Oil jumps $4 to record over $120 on weak dollar
By Matthew Robinson
NEW YORK (Reuters) - Oil jumped more than $4 to a record high over $120 a barrel on Monday on the weaker U.S. dollar and supply concerns from OPEC members Nigeria and Iran.
U.S. crude settled up $3.65 at $119.97 after surging as high as $120.36. London Brent crude rose $3.43 to $117.99 in light trade due to a bank holiday in Britain, after hitting $118.58 a barrel.
"People are piling back up on crude oil due to the weakness of the dollar and production issues in Nigeria," said Phil Flynn, analyst at Alaron Trading in Chicago. "But it also looks like momentum play after Friday's positive reaction to the unemployment report."
U.S. government data released Friday that showed U.S. payrolls fell by 20,000 jobs in March, a quarter of the losses expected, helping to counter concerns that the weaker U.S. economy could drag down oil demand.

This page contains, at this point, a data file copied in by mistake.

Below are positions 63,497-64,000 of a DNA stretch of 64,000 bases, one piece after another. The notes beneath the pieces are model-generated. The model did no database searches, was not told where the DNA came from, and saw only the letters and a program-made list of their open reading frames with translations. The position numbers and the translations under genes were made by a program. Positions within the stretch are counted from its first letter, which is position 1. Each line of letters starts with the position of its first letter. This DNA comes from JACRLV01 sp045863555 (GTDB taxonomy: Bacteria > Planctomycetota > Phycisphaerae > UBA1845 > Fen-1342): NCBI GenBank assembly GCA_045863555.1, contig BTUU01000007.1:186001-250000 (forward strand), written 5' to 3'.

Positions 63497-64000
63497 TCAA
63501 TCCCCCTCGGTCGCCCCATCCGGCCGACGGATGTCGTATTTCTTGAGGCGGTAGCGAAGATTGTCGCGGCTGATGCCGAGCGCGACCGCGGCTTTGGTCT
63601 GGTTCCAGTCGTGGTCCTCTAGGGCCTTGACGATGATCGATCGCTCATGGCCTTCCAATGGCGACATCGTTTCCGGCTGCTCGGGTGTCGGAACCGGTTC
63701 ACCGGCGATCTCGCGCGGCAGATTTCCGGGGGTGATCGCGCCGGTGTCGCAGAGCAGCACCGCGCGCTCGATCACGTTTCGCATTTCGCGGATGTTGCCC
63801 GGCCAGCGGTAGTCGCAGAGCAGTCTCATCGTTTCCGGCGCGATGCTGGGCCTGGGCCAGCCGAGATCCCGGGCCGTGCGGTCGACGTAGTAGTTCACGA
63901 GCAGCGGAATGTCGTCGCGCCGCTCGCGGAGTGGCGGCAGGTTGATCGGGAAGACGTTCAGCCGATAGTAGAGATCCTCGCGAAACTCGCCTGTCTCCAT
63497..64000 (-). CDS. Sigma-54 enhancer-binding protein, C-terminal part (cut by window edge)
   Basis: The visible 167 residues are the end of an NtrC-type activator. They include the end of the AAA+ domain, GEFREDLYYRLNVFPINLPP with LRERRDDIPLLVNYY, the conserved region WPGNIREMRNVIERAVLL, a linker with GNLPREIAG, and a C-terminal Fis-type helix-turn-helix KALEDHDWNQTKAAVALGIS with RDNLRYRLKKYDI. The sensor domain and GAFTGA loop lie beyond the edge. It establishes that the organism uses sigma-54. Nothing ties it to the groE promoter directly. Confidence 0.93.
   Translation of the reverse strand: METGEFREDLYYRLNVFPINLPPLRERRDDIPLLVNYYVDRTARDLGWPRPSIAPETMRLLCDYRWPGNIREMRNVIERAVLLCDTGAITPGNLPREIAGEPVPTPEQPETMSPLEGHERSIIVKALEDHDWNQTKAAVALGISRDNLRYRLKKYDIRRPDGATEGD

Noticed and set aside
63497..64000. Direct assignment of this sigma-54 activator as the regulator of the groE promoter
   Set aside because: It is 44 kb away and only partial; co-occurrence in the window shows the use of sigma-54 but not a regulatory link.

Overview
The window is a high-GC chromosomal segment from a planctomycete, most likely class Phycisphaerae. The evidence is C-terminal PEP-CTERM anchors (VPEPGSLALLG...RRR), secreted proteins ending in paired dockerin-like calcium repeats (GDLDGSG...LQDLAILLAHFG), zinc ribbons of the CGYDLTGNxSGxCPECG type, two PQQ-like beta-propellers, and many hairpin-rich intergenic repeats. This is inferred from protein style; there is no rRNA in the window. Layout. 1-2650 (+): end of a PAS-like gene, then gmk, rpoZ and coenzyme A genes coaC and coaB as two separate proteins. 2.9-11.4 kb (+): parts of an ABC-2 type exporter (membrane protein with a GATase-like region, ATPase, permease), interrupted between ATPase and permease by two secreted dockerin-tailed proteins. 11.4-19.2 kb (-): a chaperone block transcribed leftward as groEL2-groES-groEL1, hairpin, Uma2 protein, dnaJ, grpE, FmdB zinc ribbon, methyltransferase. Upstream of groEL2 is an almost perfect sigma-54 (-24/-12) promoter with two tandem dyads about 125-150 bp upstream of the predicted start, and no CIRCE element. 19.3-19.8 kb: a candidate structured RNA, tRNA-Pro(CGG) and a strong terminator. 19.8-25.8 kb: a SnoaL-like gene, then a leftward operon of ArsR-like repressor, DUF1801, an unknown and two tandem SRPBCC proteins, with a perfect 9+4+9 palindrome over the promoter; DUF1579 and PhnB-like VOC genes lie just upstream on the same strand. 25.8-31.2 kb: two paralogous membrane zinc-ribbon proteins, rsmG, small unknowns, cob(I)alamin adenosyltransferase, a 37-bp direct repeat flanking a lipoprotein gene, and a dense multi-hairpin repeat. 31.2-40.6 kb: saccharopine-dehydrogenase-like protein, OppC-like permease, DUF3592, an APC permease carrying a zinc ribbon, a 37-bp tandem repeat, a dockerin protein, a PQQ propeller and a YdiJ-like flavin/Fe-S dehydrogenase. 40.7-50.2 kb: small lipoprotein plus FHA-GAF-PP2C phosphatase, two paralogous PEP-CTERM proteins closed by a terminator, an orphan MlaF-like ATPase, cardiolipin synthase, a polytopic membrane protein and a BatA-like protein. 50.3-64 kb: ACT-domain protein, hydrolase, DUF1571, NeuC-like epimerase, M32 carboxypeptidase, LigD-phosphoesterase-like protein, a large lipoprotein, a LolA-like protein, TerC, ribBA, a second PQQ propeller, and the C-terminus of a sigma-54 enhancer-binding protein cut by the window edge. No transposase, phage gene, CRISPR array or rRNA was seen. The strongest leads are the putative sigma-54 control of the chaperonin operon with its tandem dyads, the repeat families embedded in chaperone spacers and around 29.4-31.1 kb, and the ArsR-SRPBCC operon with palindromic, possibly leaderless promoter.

The dollar fell broadly on Monday, however, as forex investors decided the world's biggest economy was still struggling. A Monday report from the Institute for Supply Management showed the U.S. service sector grew unexpectedly in April.
Further support for oil came from Iran's announcement on Monday it would not consider any incentives offered by world powers that would constrain its right to nuclear technology.
The comments come just three days after major powers said they would make a new offer to convince the Islamic republic to halt its nuclear plans. The West believes Tehran wants to build nuclear weapons.
Iran's standoff with the West over its nuclear program added geopolitical concerns and fundamental tightness last year that sent crude to new highs. Continued...